Everyone dreams of retirement, especially those who hope to retire early. Unfortunately, few of us make financial plans for retirement. The typical American family only has about $5,000 in retirement savings. Some Americans are fortunate enough to have a pension or an employer-sponsored 401(k) plan or smart enough to set up their own individual retirement account (IRA). For them, the concern is less about saving for retirement and more about how to manage retirement savings as part of an estate.
Types of retirement accounts
Retirement accounts broadly come in two categories: employee-sponsored plans and individual retirement accounts.
Employer-sponsored plans include:
- 401(k). Employer-sponsored 401(k) plans allows employees to invest a portion of their paycheck before taxes are deducted.
- Pension. These increasingly uncommon retirement plans provide a fixed monthly payment to employees upon retirement.
- 403(b). Also known as tax-sheltered annuities, 403(b) plans are exclusive to public school teachers, employees of tax-exempt organizations, and hospital administrators. These plans are similar to 401(k) plans because they allow employees to defer income toward the plan.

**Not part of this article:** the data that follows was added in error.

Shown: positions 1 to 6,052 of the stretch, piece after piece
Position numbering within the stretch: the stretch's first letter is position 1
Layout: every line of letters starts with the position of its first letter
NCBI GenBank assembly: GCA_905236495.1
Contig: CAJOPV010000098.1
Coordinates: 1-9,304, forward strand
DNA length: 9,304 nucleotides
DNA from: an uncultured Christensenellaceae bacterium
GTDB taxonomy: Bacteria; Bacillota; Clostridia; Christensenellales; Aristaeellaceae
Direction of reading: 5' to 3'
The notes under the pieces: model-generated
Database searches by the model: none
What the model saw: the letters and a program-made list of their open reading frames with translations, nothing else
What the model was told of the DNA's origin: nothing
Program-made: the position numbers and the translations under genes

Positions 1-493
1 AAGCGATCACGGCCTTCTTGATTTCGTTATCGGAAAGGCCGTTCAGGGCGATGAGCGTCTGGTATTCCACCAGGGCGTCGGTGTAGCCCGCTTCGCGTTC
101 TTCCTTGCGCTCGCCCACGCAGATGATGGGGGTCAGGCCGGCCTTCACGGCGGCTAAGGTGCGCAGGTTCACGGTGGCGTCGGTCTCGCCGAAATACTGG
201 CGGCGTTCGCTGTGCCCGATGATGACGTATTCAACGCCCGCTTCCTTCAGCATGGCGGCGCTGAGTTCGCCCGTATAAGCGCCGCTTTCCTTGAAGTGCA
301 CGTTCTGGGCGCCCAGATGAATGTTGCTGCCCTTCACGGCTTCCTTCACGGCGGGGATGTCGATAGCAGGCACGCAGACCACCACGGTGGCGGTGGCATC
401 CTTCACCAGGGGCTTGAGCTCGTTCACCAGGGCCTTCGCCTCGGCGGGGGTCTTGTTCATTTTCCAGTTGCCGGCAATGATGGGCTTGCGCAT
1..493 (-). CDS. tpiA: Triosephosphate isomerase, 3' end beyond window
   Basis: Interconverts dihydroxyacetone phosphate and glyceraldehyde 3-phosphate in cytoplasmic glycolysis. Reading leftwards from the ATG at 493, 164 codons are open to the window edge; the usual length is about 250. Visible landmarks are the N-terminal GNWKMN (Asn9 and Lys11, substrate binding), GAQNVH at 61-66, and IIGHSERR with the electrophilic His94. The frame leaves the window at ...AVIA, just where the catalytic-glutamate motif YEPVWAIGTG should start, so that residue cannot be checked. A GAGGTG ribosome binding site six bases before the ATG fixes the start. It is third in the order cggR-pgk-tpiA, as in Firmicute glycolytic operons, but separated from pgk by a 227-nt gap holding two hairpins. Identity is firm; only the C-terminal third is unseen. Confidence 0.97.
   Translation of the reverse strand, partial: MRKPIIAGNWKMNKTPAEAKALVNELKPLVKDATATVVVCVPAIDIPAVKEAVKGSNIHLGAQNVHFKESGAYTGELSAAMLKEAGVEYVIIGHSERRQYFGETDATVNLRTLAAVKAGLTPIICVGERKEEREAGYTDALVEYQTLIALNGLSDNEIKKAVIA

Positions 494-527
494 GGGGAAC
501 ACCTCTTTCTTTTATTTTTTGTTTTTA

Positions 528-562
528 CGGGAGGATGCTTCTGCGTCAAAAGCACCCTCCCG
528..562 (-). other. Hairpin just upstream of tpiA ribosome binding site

IRAs are provided by financial institutions and provide retirement savings solutions for Americans. IRAs are available in two forms:
- Traditional. These accounts allow investors to direct pretax income toward investments. The investment grows tax-deferred, with capital gains and dividends taxed on withdrawal.
- Roth. These accounts are funded with post-tax income. Withdrawals are not taxed unless they occur prior to the age of 59 and a half.
Retirement accounts and estate planning
The different types of retirement accounts are relatively easy to understand, but certain accounts require careful planning for your client’s estate. The Employee Retirement Income Security Act (ERISA) protects retirement plans and funds from bankruptcy and creditor claims. However, the Supreme Court ruled in Clark v. Rameker that ERISA does not protect inherited IRAs from claims. Inherited funds are not considered retirement funds and are available to satisfy creditors if a beneficiary of an IRA files for bankruptcy.
There are, however, certain planning steps you can take to protect your client’s beneficiaries. The most comprehensive of these options is a standalone retirement trust. These trusts are created solely to accept retirement assets, qualify as “see-through” trusts, and offer more protection against creditors. If your clients have retirement accounts, review any beneficiary designations and discuss the benefits of standalone retirement trusts.
Download our article, “Win-Win: Adding Retirement Planning to Your Estate Planning Practice,” for more information about retirement trusts and growth opportunities available in retirement planning advisory.